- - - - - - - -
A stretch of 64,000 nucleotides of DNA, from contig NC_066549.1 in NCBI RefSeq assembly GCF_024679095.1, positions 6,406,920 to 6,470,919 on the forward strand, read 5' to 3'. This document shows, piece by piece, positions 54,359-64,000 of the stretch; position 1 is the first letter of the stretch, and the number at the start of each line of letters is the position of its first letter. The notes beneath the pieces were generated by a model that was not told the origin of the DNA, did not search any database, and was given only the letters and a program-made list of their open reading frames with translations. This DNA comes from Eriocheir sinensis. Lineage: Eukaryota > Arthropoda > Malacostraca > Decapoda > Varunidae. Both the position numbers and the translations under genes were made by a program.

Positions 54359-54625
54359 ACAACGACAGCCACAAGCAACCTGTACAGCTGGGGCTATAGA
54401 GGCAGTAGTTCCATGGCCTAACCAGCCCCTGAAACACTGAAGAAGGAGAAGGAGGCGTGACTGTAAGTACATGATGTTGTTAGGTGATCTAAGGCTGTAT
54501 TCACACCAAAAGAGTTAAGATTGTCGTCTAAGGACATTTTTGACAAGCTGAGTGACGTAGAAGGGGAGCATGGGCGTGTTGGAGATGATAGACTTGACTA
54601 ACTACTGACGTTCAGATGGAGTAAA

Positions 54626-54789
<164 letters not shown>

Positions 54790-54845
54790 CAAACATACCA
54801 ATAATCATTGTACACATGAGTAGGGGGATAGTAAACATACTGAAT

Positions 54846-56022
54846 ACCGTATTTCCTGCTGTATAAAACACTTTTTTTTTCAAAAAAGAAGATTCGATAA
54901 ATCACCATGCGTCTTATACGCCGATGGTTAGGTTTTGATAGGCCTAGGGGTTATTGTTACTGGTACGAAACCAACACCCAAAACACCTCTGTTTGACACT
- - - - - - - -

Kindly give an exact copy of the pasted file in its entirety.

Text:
A stretch of 64,000 nucleotides of DNA, from contig NC_066549.1 in NCBI RefSeq assembly GCF_024679095.1, positions 6,406,920 to 6,470,919 on the forward strand, read 5' to 3'. This document shows, piece by piece, positions 54,359-64,000 of the stretch; position 1 is the first letter of the stretch, and the number at the start of each line of letters is the position of its first letter. The notes beneath the pieces were generated by a model that was not told the origin of the DNA, did not search any database, and was given only the letters and a program-made list of their open reading frames with translations. This DNA comes from Eriocheir sinensis. Lineage: Eukaryota > Arthropoda > Malacostraca > Decapoda > Varunidae. Both the position numbers and the translations under genes were made by a program.

Positions 54359-54625
54359 ACAACGACAGCCACAAGCAACCTGTACAGCTGGGGCTATAGA
54401 GGCAGTAGTTCCATGGCCTAACCAGCCCCTGAAACACTGAAGAAGGAGAAGGAGGCGTGACTGTAAGTACATGATGTTGTTAGGTGATCTAAGGCTGTAT
54501 TCACACCAAAAGAGTTAAGATTGTCGTCTAAGGACATTTTTGACAAGCTGAGTGACGTAGAAGGGGAGCATGGGCGTGTTGGAGATGATAGACTTGACTA
54601 ACTACTGACGTTCAGATGGAGTAAA

Positions 54626-54789
<164 letters not shown>

Positions 54790-54845
54790 CAAACATACCA
54801 ATAATCATTGTACACATGAGTAGGGGGATAGTAAACATACTGAAT

Positions 54846-56022
54846 ACCGTATTTCCTGCTGTATAAAACACTTTTTTTTTCAAAAAAGAAGATTCGATAA
54901 ATCACCATGCGTCTTATACGCCGATGGTTAGGTTTTGATAGGCCTAGGGGTTATTGTTACTGGTACGAAACCAACACCCAAAACACCTCTGTTTGACACT